Sunshine in Melbourne’s west has seen all manner of refugees in the past half century. The current mix includes a significant proportion of men, women and children from African nations. Many of these people will have suffered extreme abuse and seen horrors most people of Australian heritage would struggle to imagine. They have turned to the western world in search of respite and a better life, a chance to live and raise their families away from the strife of their own homelands.
I’ll bet none of the refugees who enter the Australian community expected to have to deal with aspersions cast upon their character based upon little more than their heritage. Australia presents itself as a cultural utopia where each person is held in equal regard and given the same opportunities to work, live in peace and be protected from racial abuse. I wonder how disappointed these refugees become when they learn that’s not the case, but more importantly, how they feel when they find that some of the main perpetrators are none other than the police staffing the Sunshine Police Station in Melbourne.
By now you’ve most likely all seen the stubby holders designed by the staff at Sunshine. Doubtless, you’ve read what is printed on either side, a reference to mudfish and inability to provide a date of birth. Derogatory, racist language combined with the suggestion that African’s are liars for providing no date of birth both point to a stereotype embedded in the culture at Sunshine Police Station that is highly offensive; one wonders how much further that culture extends.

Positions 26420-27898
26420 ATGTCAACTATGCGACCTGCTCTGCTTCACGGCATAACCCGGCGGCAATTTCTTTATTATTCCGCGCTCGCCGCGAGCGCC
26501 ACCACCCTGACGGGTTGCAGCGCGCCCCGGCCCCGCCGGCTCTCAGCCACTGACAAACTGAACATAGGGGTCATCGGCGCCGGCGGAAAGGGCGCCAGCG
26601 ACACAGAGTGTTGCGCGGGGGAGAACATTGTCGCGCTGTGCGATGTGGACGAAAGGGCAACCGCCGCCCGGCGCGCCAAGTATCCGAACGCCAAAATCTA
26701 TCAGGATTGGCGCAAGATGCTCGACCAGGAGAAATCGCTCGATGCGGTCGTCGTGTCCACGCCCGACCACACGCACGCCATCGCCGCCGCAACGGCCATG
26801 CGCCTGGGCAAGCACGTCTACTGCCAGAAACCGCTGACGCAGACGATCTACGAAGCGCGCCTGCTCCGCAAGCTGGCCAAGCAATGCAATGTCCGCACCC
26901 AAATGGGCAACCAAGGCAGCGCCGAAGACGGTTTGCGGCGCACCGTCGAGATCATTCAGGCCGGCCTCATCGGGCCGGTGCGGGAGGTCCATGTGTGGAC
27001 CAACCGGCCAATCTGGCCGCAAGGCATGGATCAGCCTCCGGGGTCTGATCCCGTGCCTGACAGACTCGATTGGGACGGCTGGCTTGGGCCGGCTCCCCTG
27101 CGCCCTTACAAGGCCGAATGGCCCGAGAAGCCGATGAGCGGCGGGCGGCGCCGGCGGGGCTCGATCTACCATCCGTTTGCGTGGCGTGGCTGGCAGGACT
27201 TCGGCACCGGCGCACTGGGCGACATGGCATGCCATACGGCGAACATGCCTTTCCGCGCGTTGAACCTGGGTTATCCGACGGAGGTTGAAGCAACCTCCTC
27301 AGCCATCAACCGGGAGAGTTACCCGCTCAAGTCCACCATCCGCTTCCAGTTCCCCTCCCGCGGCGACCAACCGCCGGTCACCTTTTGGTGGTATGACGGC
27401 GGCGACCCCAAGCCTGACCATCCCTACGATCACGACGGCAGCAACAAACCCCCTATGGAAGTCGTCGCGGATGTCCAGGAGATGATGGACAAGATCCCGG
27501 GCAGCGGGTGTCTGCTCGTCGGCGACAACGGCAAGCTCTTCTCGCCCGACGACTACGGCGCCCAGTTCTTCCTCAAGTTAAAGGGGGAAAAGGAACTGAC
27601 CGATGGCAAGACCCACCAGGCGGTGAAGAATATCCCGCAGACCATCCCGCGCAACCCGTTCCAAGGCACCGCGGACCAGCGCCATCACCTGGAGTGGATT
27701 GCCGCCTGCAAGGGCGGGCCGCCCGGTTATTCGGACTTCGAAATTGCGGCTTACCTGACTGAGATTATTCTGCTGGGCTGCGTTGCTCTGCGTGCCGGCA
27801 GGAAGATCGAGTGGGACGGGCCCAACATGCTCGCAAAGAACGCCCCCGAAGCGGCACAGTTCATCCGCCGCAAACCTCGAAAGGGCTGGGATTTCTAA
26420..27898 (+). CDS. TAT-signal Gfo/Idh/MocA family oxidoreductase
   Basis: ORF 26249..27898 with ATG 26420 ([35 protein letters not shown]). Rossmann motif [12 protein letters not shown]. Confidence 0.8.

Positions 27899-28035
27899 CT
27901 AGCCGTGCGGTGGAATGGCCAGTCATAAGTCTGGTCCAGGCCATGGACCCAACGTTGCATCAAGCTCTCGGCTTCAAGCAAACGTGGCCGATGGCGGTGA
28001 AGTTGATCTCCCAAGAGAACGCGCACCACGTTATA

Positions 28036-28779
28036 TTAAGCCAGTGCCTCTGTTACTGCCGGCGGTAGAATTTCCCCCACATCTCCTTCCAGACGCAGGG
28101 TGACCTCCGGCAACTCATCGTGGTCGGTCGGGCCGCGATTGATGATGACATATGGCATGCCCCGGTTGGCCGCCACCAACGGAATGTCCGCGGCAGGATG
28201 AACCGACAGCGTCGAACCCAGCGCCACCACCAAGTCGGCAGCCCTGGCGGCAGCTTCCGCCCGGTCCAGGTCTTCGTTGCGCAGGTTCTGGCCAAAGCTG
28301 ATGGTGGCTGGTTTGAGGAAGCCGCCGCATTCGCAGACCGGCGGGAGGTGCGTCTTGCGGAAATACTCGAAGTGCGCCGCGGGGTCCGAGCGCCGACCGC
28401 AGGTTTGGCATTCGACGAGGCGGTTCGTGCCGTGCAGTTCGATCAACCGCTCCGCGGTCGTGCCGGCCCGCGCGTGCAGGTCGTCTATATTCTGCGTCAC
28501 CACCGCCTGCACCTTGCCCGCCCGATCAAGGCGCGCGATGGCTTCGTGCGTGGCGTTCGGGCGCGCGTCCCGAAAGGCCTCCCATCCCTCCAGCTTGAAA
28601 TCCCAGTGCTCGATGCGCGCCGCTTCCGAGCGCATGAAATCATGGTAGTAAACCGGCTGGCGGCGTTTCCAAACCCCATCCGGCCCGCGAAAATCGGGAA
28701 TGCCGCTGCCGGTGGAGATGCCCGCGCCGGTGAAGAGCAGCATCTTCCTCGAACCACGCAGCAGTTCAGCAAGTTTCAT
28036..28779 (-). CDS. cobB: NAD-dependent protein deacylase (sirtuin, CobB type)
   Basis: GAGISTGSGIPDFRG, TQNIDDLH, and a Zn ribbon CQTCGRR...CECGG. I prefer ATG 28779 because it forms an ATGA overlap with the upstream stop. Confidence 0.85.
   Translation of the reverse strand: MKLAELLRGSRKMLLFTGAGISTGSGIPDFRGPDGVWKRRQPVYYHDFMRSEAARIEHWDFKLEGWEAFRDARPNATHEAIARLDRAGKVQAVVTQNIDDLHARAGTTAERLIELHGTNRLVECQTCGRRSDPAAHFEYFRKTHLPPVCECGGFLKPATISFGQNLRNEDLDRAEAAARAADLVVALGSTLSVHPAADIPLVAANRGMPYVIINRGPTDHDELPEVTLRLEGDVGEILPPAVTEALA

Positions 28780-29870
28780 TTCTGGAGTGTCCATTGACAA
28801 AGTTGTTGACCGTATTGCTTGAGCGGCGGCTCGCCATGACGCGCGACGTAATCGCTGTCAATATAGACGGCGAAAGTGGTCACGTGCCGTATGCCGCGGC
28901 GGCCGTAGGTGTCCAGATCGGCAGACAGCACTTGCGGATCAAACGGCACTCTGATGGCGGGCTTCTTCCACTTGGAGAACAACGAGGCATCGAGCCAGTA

Unfortunately, this attitude is not a solitary problem. Four years ago, I spent a weekend in a bed & breakfast in one of Australia’s iconic wine regions with an indigenous companion. One of the proprietors was a former police officer, who made a number of comments about his days working in the force in rural locations and how he managed his indigenous detainees. To say this former officer, who under other circumstances may have seemed a perfectly lovely man, applied a different measure of law enforcement to his indigenous clients would not be an exaggeration. It was all the more worrisome, because his wife concurred with the perceptions and actions expressed by her husband. This couple were not unaware that one of their guests was indigenous, but seemed to see no problem in expressing a view in which a black man would be locked in a cell to “dry out” overnight whilst a carcass was hanging in the same cell, in fact it amused them.